2007 iphone, Fitbit
2010 ipad
2012 Google docs allowing multiple people to collaborate on one draft
2013 Commercial drones
2015 Apple Watch (because iwatch just sounds creepy)

While both women rights and technology have evolved significantly since the 1960’s, it’s been easier for everyone to get used to email, twitter, and video calls than it has having women in new roles both at work and at home.

This makes sense. It’s not anyone’s fault even if some wish it would happen more quickly and others wonder what’s the rush. Cultural changes for humans just take longer.

But, this is not just about women. It’s about everyone.

The men who will actually talk about it, express pride at seeing their female friends, colleagues, children, and partners enter new fields, get promotions, and succeed. But some also feel threatened because they are being asked to share territory that they viewed as theirs for a long time.

If you consider how men in their 50’s and 60’s grew up, what it was like for their fathers, you can begin to see why reality is not conforming to their expectations and they feel like they are not getting the deal they thought they would.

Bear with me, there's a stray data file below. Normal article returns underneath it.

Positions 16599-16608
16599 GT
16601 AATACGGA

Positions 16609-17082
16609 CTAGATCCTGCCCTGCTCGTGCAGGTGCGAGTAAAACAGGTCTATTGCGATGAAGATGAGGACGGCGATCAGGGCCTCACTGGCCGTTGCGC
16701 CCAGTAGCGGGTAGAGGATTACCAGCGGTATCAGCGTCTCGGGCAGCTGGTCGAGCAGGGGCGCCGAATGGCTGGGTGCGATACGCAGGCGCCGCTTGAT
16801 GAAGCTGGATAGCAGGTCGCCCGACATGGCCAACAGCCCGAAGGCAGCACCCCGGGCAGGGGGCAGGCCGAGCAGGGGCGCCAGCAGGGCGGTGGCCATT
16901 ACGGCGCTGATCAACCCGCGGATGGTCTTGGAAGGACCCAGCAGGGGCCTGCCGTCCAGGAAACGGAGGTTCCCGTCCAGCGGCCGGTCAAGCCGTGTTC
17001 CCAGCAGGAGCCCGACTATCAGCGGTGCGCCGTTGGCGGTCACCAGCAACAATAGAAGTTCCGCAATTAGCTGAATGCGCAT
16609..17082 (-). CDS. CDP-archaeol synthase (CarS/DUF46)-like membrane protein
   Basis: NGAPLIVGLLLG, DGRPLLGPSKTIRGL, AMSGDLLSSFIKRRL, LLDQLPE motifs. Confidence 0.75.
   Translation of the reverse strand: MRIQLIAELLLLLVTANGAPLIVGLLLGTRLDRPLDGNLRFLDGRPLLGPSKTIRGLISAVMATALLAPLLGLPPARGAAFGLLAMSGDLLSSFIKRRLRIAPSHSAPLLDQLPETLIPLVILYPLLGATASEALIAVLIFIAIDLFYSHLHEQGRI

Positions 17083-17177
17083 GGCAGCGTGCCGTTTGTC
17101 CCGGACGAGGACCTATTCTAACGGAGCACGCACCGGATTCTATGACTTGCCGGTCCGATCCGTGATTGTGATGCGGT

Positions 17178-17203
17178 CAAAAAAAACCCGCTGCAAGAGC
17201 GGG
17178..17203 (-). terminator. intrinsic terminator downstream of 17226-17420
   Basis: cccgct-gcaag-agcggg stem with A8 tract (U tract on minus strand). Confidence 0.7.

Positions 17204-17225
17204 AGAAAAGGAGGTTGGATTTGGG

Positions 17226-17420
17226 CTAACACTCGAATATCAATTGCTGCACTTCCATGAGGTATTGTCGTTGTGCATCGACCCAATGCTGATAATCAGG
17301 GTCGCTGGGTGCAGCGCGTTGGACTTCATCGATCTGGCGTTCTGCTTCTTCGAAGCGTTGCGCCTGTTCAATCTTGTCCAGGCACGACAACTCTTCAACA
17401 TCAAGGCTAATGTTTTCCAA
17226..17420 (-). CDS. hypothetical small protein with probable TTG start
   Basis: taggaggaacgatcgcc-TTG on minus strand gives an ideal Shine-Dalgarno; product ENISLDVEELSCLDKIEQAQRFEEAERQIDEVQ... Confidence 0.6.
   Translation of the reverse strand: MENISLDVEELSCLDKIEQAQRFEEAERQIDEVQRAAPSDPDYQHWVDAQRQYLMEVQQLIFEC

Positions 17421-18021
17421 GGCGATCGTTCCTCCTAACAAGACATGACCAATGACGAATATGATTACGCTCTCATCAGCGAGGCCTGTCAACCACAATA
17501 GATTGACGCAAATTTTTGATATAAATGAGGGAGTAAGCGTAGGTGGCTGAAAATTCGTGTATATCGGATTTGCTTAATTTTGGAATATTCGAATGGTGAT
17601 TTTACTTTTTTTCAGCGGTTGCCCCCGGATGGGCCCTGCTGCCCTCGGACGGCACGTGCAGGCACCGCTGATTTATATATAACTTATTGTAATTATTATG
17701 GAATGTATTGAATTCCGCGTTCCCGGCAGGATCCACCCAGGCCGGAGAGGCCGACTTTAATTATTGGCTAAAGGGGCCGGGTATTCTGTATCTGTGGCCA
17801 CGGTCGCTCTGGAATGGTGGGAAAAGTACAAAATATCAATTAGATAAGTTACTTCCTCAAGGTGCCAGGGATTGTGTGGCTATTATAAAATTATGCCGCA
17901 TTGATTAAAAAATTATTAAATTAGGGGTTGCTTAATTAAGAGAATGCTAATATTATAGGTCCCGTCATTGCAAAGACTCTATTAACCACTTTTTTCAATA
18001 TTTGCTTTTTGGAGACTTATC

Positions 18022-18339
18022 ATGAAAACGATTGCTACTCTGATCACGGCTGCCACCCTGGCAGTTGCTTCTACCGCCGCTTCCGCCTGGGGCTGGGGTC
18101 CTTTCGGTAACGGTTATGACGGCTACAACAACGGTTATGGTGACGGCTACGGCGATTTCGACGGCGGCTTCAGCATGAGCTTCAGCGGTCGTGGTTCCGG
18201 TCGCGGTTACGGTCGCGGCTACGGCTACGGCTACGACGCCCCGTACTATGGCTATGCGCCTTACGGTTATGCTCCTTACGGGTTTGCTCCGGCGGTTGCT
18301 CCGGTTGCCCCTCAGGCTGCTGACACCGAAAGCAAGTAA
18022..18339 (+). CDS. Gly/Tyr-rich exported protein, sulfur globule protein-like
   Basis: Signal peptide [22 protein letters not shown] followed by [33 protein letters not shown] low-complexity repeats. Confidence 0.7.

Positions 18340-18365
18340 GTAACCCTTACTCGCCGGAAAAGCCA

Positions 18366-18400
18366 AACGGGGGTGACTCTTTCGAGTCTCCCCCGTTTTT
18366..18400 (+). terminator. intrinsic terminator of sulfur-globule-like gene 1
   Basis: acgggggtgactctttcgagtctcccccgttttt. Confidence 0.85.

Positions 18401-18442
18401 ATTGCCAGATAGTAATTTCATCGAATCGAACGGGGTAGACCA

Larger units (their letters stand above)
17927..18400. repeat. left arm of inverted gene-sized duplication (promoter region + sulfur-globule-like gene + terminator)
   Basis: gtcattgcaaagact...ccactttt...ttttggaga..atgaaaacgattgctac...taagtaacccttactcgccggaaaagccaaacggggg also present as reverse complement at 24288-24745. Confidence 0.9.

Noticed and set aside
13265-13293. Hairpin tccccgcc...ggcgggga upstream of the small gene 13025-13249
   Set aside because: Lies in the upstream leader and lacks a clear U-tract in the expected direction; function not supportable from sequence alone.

But it’s also a turning point that offers flexibility and freedom for everyone. Because so many women are working, men are becoming more involved with their kids’ lives, feel more comfortable taking advantage of flexible schedules, and have opportunities to explore new ways of doing things. There is less insistence that everyone conform to the same norms and hierarchies.

Our organizations, families, and lives are changing at a very fast pace, especially for humans. It’s hard on everyone. And taking sides and arguing about entitlement is a distraction and waste of time and energy.

Instead, we need to focus on how we can make our organizations, work, families, and lives better for everyone involved. Focus on the freedom and creativity to do things new ways.

We should be getting good at it. We’ve had a lot of practice adapting to change.

graphic for The 2019 Index of Intelligent Technology in HR